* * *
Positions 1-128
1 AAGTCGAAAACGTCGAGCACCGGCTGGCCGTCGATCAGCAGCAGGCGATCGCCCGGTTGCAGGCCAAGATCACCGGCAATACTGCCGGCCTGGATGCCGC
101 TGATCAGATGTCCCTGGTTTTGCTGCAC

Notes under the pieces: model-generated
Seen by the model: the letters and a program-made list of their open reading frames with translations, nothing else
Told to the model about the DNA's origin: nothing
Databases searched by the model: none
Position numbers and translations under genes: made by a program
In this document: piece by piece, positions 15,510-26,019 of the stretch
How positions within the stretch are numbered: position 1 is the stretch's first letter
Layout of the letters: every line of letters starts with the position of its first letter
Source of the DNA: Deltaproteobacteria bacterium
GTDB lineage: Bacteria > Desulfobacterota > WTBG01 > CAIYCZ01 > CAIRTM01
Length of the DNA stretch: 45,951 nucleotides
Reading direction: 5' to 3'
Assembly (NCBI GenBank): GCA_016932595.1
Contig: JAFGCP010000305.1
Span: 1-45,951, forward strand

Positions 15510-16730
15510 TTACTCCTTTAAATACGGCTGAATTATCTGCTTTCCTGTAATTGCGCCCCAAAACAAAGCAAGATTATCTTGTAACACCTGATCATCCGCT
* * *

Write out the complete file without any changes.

Positions 1-128
1 AAGTCGAAAACGTCGAGCACCGGCTGGCCGTCGATCAGCAGCAGGCGATCGCCCGGTTGCAGGCCAAGATCACCGGCAATACTGCCGGCCTGGATGCCGC
101 TGATCAGATGTCCCTGGTTTTGCTGCAC

Notes under the pieces: model-generated
Seen by the model: the letters and a program-made list of their open reading frames with translations, nothing else
Told to the model about the DNA's origin: nothing
Databases searched by the model: none
Position numbers and translations under genes: made by a program
In this document: piece by piece, positions 15,510-26,019 of the stretch
How positions within the stretch are numbered: position 1 is the stretch's first letter
Layout of the letters: every line of letters starts with the position of its first letter
Source of the DNA: Deltaproteobacteria bacterium
GTDB lineage: Bacteria > Desulfobacterota > WTBG01 > CAIYCZ01 > CAIRTM01
Length of the DNA stretch: 45,951 nucleotides
Reading direction: 5' to 3'
Assembly (NCBI GenBank): GCA_016932595.1
Contig: JAFGCP010000305.1
Span: 1-45,951, forward strand

Positions 15510-16730
15510 TTACTCCTTTAAATACGGCTGAATTATCTGCTTTCCTGTAATTGCGCCCCAAAACAAAGCAAGATTATCTTGTAACACCTGATCATCCGCT